‘When the facts change, I change my mind. What do you do, sir?’ John Maynard Keynes retorted to a critic. A pity he’s not here to ask the same question of the Department for Transport (DfT) when they lecture us on road deaths this Christmas.
Four years ago The Spectator (22 November 2003) helped to initiate the wider debate about speed cameras, hitherto primarily a concern of the specialist motoring press and the RAC Foundation. The article attracted considerable attention, partly because of the figures it quoted for cameras, drivers caught, revenue raised and the fact that, of 419 Somerset police officers caught in one year, only one was prosecuted. Somewhat reluctantly, however, The Spectator accepted the government’s justification for the strategy: research showed that cameras reduced deaths and injuries by 35 per cent.
There was really no arguing with that. Granted, the gradual criminalisation of the majority of the population for something that none can help doing at some point unless we drive with eyes only on the speedo is bound to lessen respect for law. Granted, too, that the camera is blind to circumstance, road conditions and reasonable behaviour. And granted that training courses might contribute more to road safety than endorsements, as some enlightened police forces realised; or that flashing warnings as you enter restricted zones might do more to reduce speed. Grant all that and more, but objections withered in the face of that 35 per cent reduction. Furthermore, ministers frequently quoted a DfT strategy paper to the effect that speed was ‘a major contributory factor in about a third of all road accidents’, that ‘excessive and inappropriate speed’ killed about 1,200 people a year and that this was ‘far more than any other single contributor to casualties on our roads’. You couldn’t argue against measures that seemed likely to ensure a continuing decline in road deaths.
But what if the facts — in this case the figures — changed? What if the 35 per cent figure was shown to be a gross exaggeration? And what if the government’s own statistics showed that road deaths ceased to decline following the widespread deployment of cameras? You surely wouldn’t have to be a Keynesian — merely honest — to accept that the figures and the strategy based on them should be looked at again.
That they have been, and that they appear to be found wanting, is due largely to the persistent inquiries of an engineer called Paul Smith, whose website www.safespeed.org.uk sets out what government reports and statistics actually say, as opposed to what they are said to say. It is also due to the researches of Christopher Booker and Richard North, described in their book Scared to Death: The Anatomy of a Very Dangerous Phenomenon (Continuum, £16.99).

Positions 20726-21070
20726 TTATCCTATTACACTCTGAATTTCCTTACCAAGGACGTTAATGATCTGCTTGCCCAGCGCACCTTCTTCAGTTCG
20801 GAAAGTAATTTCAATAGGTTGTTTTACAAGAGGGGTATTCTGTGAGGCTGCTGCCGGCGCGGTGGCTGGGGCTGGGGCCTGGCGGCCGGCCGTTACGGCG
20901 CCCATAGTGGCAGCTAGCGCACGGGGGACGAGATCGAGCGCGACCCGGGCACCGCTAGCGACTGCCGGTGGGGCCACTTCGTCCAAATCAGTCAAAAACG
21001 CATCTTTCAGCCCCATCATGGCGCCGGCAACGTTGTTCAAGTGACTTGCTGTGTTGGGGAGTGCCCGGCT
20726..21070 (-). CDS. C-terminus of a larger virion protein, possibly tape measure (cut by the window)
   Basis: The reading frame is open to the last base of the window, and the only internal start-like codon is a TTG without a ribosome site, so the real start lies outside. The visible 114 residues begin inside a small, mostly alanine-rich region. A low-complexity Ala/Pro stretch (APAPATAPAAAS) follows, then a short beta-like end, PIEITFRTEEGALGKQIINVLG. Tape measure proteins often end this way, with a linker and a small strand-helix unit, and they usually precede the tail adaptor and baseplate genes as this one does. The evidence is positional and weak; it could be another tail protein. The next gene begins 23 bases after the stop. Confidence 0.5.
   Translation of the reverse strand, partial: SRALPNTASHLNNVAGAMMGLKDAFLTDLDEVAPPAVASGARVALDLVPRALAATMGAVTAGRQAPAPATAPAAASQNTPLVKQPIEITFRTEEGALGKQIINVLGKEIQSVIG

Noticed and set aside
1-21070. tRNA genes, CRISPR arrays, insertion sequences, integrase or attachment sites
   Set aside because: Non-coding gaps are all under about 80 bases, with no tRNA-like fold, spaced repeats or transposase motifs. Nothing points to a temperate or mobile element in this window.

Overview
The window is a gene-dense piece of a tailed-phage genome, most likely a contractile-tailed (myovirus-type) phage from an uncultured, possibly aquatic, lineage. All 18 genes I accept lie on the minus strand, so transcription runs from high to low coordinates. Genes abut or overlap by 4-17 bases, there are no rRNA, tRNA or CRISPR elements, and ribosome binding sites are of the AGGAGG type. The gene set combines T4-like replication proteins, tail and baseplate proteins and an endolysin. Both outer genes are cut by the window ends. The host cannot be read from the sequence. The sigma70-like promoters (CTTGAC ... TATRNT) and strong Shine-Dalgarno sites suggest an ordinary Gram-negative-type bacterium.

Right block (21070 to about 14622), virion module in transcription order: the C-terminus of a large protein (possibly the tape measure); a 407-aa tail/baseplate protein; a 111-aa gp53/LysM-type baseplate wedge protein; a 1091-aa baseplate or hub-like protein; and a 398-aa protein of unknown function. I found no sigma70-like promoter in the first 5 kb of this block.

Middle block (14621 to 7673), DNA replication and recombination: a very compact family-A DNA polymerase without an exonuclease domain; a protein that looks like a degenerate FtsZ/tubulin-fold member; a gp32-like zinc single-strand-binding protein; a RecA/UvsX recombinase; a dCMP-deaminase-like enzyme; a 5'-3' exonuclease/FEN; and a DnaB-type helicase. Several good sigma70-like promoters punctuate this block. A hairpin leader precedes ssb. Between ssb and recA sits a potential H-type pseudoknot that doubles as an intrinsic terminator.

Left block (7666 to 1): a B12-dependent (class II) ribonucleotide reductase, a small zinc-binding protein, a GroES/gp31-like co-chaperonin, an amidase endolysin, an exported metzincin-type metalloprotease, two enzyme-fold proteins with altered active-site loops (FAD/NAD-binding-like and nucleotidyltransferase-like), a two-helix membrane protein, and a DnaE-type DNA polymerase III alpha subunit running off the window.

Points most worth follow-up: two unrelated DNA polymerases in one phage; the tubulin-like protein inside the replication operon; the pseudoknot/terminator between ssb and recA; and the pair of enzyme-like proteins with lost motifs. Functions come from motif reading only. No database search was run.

Until its reliance on speed cameras, this country had a good story to tell on accident figures. From a 1966 postwar high of 7,985, deaths a year declined to a little over 3,000 during the next 17 years. This, the lowest fatal accident rate in Europe — possibly in the world — was unsurprisingly due not to any single measure but to a combination. Improved road and car design, seatbelts, airbags, traffic police enforcement and the successful drink-driving campaign all contributed, despite the car population having doubled between 1966 and 1993. They were faster, too.
It was from 1993 that cameras seriously proliferated and road safety came to be interpreted primarily as speed control, with traffic police patrols greatly reduced. Since then the decline in fatalities has slowed to a halt, and in four years the body count actually increased. According to the DfT, deaths have been fairly constant for the past decade (3,177 in 2005, 3,210 in 2006). It might be argued that traffic density in these overcrowded islands means there is probably an irreducible minimum and that perhaps we are reaching it; all movement involves risk, and fatalities were also frequent during horse-drawn days. The alternative — staying at home — is also risky, with the accidental death total in the home roughly equivalent to the road toll.
But as ministers and officials continued to bang the ‘Speed kills’ drum, encouraging ever more revenue-raising cameras, Paul Smith took the trouble to read the report cited as the basis of the 35 per cent claim: Transport Research Laboratory (TRL) Report 323. This gave the estimate for the portion of accidents in which ‘excessive speed’ was the main cause as 7.3 per cent, with speed reckoned as a definite contributory cause in 4.5 per cent and as a probable or possible factor in 8.2 per cent. In 2004 Smith received a leaked copy of the then unpublished TRL Report 595, which apparently found that fatal and serious crashes on motorways were 32 per cent more likely where speed cameras were in operation. Last year the DfT admitted that only 5 per cent of road accidents were caused by drivers who were found to be breaking the speed limit.
You don’t have to accept Smith’s, or Booker and North’s, interpretations — though I’ve found no reason to doubt them — in order to query a policy that focuses on speed as if it were the major cause of road deaths. You need simply to ponder the coincidence of the ending of the decline in deaths with the reliance on cameras — essentially a policy of punishment rather than prevention. If there’s even a chance that DfT policy is itself contributing to the death toll it seeks to cut, then the reluctance of ministers and officials to admit error should not be permitted to inhibit inquiry. Keynes’s mind could be swayed by the facts, so we lesser minds need not feel embarrassed.